“disability” includes physical and/or mental impairments that are both “medically determinable”
and severe enough to prevent a claimant from (1) performing his or her past job and (2) engaging
in “substantial gainful activity” that is available in the regional or national economies. Id.
Administrative regulations require a five-step sequential evaluation for disability
determinations. 20 C.F.R. § 404.1520(a)(4). Although a dispositive finding at any step ends the
ALJ’s review, see Colvin v. Barnhart, 475 F.3d 727, 730 (6th Cir. 2007), the complete sequential
review poses five questions:
Has the claimant engaged in substantial gainful activity?;
Does the claimant suffer from one or more severe impairments?;
Do the claimant’s severe impairments, alone or in combination, meet or
equal the criteria of an impairment set forth in the Commissioner’s Listing
of Impairments (the “Listings”), 20 C.F.R. Subpart P, Appendix 1?;
Considering the claimant’s RFC, can he or she perform his or her past
relevant work?; and
Assuming the claimant can no longer perform his or her past relevant
work -- and also considering the claimant’s age, education, past work
experience, and RFC -- do significant numbers of other jobs exist in the
national economy which the claimant can perform?
20 C.F.R. § 404.1520(a)(4); see also Miller v. Comm’r of Soc. Sec., 181 F. Supp.2d 816, 818
(S.D. Ohio 2001). A claimant bears the ultimate burden of establishing disability under the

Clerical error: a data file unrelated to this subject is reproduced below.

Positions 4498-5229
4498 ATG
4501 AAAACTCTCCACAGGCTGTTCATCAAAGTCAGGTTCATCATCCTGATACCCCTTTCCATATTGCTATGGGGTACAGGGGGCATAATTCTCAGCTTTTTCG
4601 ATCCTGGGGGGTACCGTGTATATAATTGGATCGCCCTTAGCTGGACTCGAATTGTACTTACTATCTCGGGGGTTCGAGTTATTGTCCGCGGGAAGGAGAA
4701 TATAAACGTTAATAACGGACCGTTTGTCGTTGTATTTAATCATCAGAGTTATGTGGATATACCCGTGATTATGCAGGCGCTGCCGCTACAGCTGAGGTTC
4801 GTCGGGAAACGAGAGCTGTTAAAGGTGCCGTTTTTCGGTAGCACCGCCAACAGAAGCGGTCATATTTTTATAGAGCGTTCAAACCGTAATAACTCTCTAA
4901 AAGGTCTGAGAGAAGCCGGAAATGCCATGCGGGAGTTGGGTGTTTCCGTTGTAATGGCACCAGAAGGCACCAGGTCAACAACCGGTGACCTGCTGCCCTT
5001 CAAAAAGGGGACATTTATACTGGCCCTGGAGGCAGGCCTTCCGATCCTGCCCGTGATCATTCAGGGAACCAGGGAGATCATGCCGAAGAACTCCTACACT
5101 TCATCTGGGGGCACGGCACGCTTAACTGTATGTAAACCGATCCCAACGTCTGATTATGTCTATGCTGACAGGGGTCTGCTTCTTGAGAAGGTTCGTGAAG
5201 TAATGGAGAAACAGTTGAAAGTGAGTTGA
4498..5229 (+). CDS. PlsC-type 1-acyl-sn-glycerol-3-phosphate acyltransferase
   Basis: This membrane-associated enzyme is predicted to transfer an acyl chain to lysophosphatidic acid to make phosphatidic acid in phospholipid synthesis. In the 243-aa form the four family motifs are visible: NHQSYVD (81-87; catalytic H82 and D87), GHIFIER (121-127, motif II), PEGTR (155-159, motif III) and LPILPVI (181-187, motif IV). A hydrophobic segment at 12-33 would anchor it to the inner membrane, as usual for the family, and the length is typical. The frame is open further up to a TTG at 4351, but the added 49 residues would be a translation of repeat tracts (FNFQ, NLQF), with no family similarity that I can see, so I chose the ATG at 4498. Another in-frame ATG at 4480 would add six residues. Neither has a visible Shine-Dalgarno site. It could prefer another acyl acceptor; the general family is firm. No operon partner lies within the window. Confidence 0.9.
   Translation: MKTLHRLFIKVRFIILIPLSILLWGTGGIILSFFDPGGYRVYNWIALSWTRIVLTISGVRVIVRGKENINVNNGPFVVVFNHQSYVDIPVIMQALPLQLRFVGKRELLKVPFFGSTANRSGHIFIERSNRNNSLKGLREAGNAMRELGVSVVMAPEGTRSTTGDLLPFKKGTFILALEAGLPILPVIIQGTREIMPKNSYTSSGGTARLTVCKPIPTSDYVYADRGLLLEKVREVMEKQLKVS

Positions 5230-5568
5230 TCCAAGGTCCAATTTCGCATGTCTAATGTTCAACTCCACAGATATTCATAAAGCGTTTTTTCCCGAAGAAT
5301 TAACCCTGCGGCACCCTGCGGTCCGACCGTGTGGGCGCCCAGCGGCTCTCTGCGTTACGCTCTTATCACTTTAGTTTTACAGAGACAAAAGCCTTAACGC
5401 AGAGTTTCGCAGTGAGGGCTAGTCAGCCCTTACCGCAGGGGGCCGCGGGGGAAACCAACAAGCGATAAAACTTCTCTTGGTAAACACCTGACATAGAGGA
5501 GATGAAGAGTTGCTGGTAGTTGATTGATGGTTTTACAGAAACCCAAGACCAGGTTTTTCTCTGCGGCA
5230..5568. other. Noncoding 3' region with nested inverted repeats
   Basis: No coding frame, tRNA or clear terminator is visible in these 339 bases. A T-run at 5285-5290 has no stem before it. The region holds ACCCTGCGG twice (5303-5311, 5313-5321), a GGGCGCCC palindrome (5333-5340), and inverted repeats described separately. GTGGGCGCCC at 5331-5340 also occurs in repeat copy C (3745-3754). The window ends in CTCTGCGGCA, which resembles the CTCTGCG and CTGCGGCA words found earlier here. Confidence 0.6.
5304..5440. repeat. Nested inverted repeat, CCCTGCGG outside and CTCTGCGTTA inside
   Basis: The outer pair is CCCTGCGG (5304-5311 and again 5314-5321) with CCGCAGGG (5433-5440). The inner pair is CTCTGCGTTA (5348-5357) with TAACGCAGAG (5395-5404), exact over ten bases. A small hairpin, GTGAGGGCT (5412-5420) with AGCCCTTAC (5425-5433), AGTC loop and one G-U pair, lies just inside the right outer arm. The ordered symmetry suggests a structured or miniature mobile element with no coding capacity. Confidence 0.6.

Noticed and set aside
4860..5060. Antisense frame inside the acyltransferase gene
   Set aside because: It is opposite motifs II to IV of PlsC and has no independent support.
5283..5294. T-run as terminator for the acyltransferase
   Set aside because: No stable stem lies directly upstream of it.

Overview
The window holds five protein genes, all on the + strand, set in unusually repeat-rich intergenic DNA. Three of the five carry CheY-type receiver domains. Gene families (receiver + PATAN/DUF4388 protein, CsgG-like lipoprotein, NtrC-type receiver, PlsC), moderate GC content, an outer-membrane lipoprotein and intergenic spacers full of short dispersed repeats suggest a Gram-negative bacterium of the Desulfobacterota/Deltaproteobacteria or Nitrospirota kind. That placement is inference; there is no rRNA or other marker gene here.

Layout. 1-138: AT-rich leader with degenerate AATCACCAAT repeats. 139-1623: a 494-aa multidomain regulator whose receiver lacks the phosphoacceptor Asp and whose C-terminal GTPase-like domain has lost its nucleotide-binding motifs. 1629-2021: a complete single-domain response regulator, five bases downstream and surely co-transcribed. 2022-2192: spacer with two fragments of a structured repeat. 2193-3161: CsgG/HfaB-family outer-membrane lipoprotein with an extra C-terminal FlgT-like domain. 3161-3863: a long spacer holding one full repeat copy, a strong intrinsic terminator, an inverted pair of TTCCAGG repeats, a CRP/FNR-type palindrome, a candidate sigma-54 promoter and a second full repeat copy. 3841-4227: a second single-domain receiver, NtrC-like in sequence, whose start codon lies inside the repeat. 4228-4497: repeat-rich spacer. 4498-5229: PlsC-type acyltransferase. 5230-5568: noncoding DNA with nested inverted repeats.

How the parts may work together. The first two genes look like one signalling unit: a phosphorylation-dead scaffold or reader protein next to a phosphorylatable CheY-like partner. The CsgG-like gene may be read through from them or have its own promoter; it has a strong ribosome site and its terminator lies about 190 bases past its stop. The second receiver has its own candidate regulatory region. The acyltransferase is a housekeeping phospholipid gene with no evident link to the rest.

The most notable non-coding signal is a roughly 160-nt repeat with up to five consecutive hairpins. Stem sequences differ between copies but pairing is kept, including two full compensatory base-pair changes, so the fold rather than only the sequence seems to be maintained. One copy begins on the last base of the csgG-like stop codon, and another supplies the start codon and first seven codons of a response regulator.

Social Security Act’s definition. Key v. Comm’r of Soc. Sec., 109 F.3d 270, 274 (6th Cir. 1997).
In his Statement of Errors, Plaintiff argues that the ALJ erred by: (1) improperly
weighing the opinions of record reviewing physicians Anne Prosperi, D.O., Abraham Mikalov,
M.D., record reviewing psychologists David Dietz, Ph.D., and Vicki Warren, Ph.D., and
examining physician Amita Oza, M.D.; and (2) improperly evaluating his pain and symptom
severity. Doc. 11 at PageID 475-83. Finding error in the ALJ’s assessment of the record
reviewing physicians’ opinions, the Court does not specifically address Plaintiffs remaining
alleged errors. Instead, the undersigned would direct that the ALJ consider all such alleged
errors on remand.
In this case, there were no treating physician opinions and, instead, the ALJ relied on the
opinions of the record reviewers -- Drs. Prosperi and Mikalov-- in assessing Plaintiff’s physical
limitations. PageID 70. Both of these record reviewing physicians concluded that Plaintiff could
perform medium work with non-extertional limitations. See PageID 138-42, 151-56. The ALJ
gave these opinions “great weight,” concluding that they are “within the purview of their
expertise, based on their particular and detailed knowledge of the standard of disability as set
forth by the Commissioner, and consistent with the record as a whole.” Doc. 70. The ALJ